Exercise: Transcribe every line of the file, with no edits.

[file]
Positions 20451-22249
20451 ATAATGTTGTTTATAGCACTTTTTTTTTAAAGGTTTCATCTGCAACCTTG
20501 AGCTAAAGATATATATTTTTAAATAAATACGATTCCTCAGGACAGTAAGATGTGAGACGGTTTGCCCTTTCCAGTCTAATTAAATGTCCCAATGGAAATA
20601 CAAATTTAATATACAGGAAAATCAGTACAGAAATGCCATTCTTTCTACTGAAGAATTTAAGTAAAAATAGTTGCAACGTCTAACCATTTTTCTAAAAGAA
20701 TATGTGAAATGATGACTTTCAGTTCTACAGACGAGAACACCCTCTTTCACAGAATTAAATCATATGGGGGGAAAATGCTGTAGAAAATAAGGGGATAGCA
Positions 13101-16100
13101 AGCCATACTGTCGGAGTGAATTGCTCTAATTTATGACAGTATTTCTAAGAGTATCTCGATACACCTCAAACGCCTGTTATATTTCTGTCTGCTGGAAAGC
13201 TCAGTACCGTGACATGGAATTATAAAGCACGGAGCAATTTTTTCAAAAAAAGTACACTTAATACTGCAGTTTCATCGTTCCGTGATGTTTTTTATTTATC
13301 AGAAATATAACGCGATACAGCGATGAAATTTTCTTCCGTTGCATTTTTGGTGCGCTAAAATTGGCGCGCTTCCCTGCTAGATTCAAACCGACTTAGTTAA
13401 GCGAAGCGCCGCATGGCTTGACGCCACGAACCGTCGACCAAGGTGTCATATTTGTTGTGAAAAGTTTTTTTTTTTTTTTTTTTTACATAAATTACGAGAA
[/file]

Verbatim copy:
Positions 20451-22249
20451 ATAATGTTGTTTATAGCACTTTTTTTTTAAAGGTTTCATCTGCAACCTTG
20501 AGCTAAAGATATATATTTTTAAATAAATACGATTCCTCAGGACAGTAAGATGTGAGACGGTTTGCCCTTTCCAGTCTAATTAAATGTCCCAATGGAAATA
20601 CAAATTTAATATACAGGAAAATCAGTACAGAAATGCCATTCTTTCTACTGAAGAATTTAAGTAAAAATAGTTGCAACGTCTAACCATTTTTCTAAAAGAA
20701 TATGTGAAATGATGACTTTCAGTTCTACAGACGAGAACACCCTCTTTCACAGAATTAAATCATATGGGGGGAAAATGCTGTAGAAAATAAGGGGATAGCA
Positions 13101-16100
13101 AGCCATACTGTCGGAGTGAATTGCTCTAATTTATGACAGTATTTCTAAGAGTATCTCGATACACCTCAAACGCCTGTTATATTTCTGTCTGCTGGAAAGC
13201 TCAGTACCGTGACATGGAATTATAAAGCACGGAGCAATTTTTTCAAAAAAAGTACACTTAATACTGCAGTTTCATCGTTCCGTGATGTTTTTTATTTATC
13301 AGAAATATAACGCGATACAGCGATGAAATTTTCTTCCGTTGCATTTTTGGTGCGCTAAAATTGGCGCGCTTCCCTGCTAGATTCAAACCGACTTAGTTAA
13401 GCGAAGCGCCGCATGGCTTGACGCCACGAACCGTCGACCAAGGTGTCATATTTGTTGTGAAAAGTTTTTTTTTTTTTTTTTTTTACATAAATTACGAGAA